Project description:The literature indicates that retinoids can influence the metabolism and actions of xenobiotics and conversely that xenobiotics can influence the metabolism and actions of retinoids. We were interested in understanding the degree to which hepatic retinoid stores, accumulated over a lifetime, affect xenobiotic metabolism, and actions. To investigate this, we induced liver injury through administration of the hepatotoxin thioacetamide (TAA) to chow fed wild type (WT) mice and lecithin:retinol acyltransferase-deficient (Lrat(-/-)) mice that are genetically unable to accumulate hepatic retinoid stores. Within 48 h of TAA-treatment, WT mice develop liver injury as evidenced by focal necrotic areas and increases in serum ALT activity and myeloperoxidase activity in hepatic parenchyma. Simultaneously, features of hepatic encephalopathy develop, as evidenced by a 25% increase in blood ammonia and a threefold reduction of blood glucose levels. This is accompanied by reduced hepatic glutathione, and increased thiobarbituric acid reactive substances, protein carbonyl and sulfhydryl groups, and increased cytochrome P450-catalyzed hydroxylation activity and flavin-containing monooxygenase activity in microsomes prepared from WT liver. Strikingly, none of these TAA-induced effects were observed for matched Lrat(-/-) mice. To confirm that TAA hepatotoxicity depends on retinoid availability, we administered, over 48 h, four oral doses of 3000 IU retinyl acetate each to the mice. This led to the development of hepatotoxicity in Lrat(-/-) mice that was similar in extent to that observed in WT mice. Our findings establish that endogenous hepatic retinoid stores can modulate the toxicity of TAA in mice.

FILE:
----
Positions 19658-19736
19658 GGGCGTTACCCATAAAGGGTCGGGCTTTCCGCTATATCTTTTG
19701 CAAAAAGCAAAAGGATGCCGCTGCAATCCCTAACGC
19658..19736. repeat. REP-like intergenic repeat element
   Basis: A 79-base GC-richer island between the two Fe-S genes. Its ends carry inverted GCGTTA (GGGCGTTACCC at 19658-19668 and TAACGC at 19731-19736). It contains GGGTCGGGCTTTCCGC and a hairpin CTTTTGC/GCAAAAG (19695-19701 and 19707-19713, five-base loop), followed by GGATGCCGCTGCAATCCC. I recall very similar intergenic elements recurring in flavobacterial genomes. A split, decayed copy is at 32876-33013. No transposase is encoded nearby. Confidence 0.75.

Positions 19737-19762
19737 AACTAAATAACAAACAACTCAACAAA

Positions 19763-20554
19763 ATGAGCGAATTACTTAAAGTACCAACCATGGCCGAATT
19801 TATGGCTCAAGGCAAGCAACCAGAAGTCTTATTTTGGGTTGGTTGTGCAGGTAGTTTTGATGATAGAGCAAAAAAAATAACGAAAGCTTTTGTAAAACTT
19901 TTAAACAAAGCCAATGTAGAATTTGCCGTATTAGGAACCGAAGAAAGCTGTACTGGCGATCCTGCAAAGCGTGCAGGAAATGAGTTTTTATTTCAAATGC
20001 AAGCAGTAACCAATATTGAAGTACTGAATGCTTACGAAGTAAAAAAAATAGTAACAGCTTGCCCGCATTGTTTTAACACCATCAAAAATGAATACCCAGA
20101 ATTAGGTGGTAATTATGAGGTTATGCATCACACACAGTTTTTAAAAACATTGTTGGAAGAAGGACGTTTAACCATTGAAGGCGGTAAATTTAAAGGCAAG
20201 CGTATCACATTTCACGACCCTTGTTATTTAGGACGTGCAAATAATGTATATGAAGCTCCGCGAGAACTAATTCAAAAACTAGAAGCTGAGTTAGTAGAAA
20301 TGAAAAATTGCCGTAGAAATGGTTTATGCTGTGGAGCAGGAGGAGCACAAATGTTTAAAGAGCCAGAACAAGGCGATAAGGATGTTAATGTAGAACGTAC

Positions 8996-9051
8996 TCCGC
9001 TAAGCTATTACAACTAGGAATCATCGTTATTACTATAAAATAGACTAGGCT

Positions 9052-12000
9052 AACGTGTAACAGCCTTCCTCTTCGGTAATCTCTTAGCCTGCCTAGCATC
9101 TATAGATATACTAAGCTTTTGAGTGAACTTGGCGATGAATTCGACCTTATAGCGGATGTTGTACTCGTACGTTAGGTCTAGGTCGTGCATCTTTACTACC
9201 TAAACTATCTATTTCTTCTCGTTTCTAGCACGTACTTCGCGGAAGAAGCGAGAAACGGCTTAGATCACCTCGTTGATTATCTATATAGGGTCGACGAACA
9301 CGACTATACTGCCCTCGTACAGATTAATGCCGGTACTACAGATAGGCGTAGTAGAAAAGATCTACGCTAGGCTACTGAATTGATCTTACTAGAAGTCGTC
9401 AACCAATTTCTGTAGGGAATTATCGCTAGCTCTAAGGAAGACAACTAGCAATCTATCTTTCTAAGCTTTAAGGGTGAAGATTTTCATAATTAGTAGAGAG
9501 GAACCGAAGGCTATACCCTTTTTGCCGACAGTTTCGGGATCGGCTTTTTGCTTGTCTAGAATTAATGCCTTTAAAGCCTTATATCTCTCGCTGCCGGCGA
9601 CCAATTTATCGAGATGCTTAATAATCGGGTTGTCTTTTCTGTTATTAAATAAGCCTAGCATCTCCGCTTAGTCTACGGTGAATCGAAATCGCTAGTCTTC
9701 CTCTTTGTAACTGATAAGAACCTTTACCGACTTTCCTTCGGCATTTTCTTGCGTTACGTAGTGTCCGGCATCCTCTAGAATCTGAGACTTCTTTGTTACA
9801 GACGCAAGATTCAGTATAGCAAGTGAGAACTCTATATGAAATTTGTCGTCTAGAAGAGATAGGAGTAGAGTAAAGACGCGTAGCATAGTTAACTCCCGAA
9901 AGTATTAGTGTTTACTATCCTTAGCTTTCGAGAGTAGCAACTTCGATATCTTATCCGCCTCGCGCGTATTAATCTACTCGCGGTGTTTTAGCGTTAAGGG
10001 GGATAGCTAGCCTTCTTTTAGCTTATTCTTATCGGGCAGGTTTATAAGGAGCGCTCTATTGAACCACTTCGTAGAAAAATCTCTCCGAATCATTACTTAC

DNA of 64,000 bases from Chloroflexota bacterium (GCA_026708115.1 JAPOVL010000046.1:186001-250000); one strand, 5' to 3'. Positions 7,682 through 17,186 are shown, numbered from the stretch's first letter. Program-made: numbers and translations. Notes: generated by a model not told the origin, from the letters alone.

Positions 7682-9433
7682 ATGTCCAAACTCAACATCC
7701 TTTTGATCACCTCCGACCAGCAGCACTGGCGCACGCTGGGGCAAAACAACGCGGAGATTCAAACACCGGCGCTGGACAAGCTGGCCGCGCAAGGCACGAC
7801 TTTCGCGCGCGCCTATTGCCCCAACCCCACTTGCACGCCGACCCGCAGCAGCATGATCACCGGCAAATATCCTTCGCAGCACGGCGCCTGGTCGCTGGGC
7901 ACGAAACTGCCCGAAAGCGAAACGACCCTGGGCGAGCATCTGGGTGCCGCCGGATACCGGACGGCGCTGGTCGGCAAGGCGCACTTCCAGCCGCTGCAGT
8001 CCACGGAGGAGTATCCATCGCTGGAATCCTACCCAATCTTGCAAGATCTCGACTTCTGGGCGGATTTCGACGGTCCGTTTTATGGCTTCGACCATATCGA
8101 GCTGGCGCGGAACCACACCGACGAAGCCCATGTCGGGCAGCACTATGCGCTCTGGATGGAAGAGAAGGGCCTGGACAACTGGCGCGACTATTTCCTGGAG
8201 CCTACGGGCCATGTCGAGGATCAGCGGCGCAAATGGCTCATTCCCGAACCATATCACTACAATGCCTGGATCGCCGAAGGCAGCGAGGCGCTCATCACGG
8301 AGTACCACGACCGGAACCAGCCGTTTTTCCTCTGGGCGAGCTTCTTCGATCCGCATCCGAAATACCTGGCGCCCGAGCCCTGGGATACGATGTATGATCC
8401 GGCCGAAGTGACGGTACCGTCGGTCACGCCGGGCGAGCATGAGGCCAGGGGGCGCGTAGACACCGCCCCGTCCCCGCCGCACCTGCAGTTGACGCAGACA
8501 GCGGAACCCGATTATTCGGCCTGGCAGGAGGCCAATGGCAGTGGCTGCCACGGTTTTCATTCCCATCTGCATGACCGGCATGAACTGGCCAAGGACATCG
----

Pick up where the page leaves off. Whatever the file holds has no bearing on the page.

Project description:An exhaustive sampling of the configurational space of all-trans retinol using a 0.1 microsecond molecular-dynamics simulation is presented. The essential dynamics technique is used to describe the conformational changes in retinol using only three degrees of freedom. The different conformational states of retinol are analysed, and differences in free energy are calculated. The essential dynamics description allows a detailed comparison of free retinol and retinoids bound to retinoid-binding proteins and opens new possibilities in the small-molecule docking field. The dynamics of retinoids when complexed with their binding proteins are restricted, and they are forced into strained conformations. A "spring' model for retinoid binding is proposed. This model is extended to a hypothesis for retinoid binding to visual pigments and bacteriorhodopsin.